building complex lies at the head of Chichester harbor
1.6 km W of the town. Excavations in 1961-69 have
revealed traces of occupation from the Roman invasion
ln A.D. 43 until the early 4th c. In the first phase (43 to
50) a group of timber store buildings were erected on
either side of the stream which flowed into the harbor.
They are of military type and probably represent part
of a military supply base erected at the time of the invasion for use in the conquest of SW Britain. In the
early 50s the military buildings were replaced by timber houses of a civilian type, roads were remetaled, and
bridges built. During the 60s the main timber residence
was replaced by a masonry building (the protopalace),
which consisted of a range of rooms attached to a
colonnaded garden with elaborate Corinthian columns.
At one end of the building range was a substantial bath
suite. The rooms were originally decorated with mosaics,
opus-sectile, marble veneering, and wall paintings. Another masonry building, apparently unfinished, lay W of
About A.D. 75 work began on a large building which
incorporated the protopalace in its SE corner. The main
part of the palace consisted of four wings enclosing a
large central garden. To the S of the S wing lay another
garden stretching down to the sea, where wharfs and
jetties were constructed. On the N side of the N wing
was an enclosed yard for various domestic activities such
as milling and baking. The entire E side of the complex
was flanked by a road, joined at right angles by the
main road from Chichester. The N garden with its enclosing ranges was laid out on an E-W axis continuing
the line of the approach road. Astride the axis, in the
E wing, lay an entrance hall that opened onto a central
pathway lined with bushes leading across the garden to
an audience chamber in the center of the W wing. The
main complex was largely symmetrical about this axis,
except for the E wing which incorporated the protopalace.
On the N side of the entrance hall, in the E wing,
were two colonnaded gardens flanked by suites for visitors. The NE corner was occupied by a large aisled hall,
possibly an assembly hall with religious connotations.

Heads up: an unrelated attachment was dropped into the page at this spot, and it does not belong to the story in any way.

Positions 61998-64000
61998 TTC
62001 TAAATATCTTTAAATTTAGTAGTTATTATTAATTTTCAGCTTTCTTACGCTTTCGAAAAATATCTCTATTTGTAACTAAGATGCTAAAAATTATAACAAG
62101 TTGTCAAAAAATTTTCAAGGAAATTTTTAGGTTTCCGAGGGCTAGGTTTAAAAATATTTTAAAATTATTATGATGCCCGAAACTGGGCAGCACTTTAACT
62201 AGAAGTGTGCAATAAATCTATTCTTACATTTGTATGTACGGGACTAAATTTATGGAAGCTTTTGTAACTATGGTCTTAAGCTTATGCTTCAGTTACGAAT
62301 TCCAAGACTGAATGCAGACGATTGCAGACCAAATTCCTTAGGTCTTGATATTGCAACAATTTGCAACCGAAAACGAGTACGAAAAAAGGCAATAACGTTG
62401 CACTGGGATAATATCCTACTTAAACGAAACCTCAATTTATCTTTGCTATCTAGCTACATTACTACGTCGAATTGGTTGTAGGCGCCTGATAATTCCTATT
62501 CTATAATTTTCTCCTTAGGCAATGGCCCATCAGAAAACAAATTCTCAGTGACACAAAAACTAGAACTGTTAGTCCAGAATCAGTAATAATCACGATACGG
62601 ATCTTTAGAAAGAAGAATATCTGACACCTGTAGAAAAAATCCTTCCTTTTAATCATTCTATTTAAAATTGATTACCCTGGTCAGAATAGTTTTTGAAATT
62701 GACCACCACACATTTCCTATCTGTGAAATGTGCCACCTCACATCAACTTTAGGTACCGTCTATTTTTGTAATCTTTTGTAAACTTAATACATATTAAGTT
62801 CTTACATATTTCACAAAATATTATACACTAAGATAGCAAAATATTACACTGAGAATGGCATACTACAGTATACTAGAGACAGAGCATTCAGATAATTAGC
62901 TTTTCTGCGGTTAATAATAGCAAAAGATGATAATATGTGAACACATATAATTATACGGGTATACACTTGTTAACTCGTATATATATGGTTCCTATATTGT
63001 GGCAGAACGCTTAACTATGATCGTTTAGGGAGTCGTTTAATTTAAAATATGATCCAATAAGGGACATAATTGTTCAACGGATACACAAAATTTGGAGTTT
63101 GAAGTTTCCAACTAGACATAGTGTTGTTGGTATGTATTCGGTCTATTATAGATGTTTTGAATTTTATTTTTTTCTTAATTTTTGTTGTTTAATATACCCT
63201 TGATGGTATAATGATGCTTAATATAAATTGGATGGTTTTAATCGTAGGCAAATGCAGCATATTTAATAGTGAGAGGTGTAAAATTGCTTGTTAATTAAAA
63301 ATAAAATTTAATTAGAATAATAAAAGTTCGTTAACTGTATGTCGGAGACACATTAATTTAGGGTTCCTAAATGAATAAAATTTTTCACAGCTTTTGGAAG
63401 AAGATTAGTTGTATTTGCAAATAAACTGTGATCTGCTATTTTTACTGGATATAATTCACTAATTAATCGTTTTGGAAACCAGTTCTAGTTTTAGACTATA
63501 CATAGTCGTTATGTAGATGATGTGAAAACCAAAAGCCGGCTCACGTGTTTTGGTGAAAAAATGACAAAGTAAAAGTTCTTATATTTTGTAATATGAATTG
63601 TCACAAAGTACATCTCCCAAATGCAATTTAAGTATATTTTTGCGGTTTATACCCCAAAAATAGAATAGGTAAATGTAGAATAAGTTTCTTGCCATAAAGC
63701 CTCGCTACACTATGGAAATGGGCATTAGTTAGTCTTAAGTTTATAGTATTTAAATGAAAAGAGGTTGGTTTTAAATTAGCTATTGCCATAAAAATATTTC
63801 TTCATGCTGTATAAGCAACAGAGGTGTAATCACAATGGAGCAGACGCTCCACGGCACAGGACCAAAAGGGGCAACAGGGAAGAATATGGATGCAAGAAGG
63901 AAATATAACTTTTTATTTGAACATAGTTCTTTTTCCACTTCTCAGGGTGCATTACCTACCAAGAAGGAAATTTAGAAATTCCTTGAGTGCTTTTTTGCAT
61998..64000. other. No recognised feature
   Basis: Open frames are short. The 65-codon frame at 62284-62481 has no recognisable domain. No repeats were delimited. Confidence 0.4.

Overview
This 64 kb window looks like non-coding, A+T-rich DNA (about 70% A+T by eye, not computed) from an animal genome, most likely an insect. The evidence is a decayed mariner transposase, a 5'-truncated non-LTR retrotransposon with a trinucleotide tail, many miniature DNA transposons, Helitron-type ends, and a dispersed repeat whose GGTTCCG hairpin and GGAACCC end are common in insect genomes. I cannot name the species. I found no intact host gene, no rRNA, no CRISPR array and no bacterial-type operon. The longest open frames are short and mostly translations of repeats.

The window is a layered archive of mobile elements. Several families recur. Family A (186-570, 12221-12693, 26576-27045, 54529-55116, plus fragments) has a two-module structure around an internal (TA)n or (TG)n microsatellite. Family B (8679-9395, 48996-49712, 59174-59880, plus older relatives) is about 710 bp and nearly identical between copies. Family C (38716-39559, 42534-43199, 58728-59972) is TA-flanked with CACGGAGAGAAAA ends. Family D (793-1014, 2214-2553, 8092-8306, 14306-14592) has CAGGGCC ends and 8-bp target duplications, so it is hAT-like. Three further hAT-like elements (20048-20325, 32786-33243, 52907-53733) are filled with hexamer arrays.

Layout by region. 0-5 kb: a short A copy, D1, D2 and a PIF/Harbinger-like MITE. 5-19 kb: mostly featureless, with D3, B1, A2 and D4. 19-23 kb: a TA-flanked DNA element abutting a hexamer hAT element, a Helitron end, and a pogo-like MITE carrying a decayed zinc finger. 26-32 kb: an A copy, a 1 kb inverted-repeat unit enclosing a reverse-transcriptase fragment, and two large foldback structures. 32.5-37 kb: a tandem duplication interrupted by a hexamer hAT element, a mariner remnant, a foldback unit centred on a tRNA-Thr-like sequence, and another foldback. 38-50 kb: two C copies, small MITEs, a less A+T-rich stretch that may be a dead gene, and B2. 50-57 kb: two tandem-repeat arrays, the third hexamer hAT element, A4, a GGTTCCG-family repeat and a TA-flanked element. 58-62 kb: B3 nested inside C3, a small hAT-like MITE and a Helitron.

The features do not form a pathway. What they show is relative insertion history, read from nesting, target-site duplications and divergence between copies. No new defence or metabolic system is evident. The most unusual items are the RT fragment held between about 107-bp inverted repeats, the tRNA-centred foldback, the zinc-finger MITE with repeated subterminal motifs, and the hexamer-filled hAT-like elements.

The N wing consisted of a series of rooms arranged in
an E, with small colonnaded gardens between the short
arms; the entire S side was closed by a continuous colonnade opening on to the main garden. All the rooms
originally had mosaic pavements, of which substantial
parts survive. The planning of the range suggests provision for visitors in sumptuous self-contained suites.
Only the N part of the W wing has been excavated.
Its rooms were large and public, increasing in size towards the central audience chamber; all were once
floored with mosaics. The audience chamber was a
square room with a bench-lined apsidal recess set in one
wall. It was originally roofed with a stucco vault and
approached by a flight of steps from the garden. Little
is known of the S wing, which lies beneath modern houses
and a main road, but it would appear to have been the
owner's private residence. The identity of the first
owner is uncertain, but it is a strong possibility that the
palace was built for the local client king, Tiberius Claudius Cogidubnus.
Throughout the 2d and 3d c. the building continued in
use but was drastically modified by demolitions, additions, and the laying of several polychrome mosaics. In
the late 3d c. it was destroyed by fire and never rebuilt.
The N half of the palace is now open for inspection:
the N wing is entirely exposed beneath a protective building and the garden has been replanted according to its
Roman plan. A site museum houses the archaeological
B. Cunliffe, Excavations at Fishbourne
1-2 (1971); id., Fishbourne: A Roman Palace and its
B. W. CUNLIFFE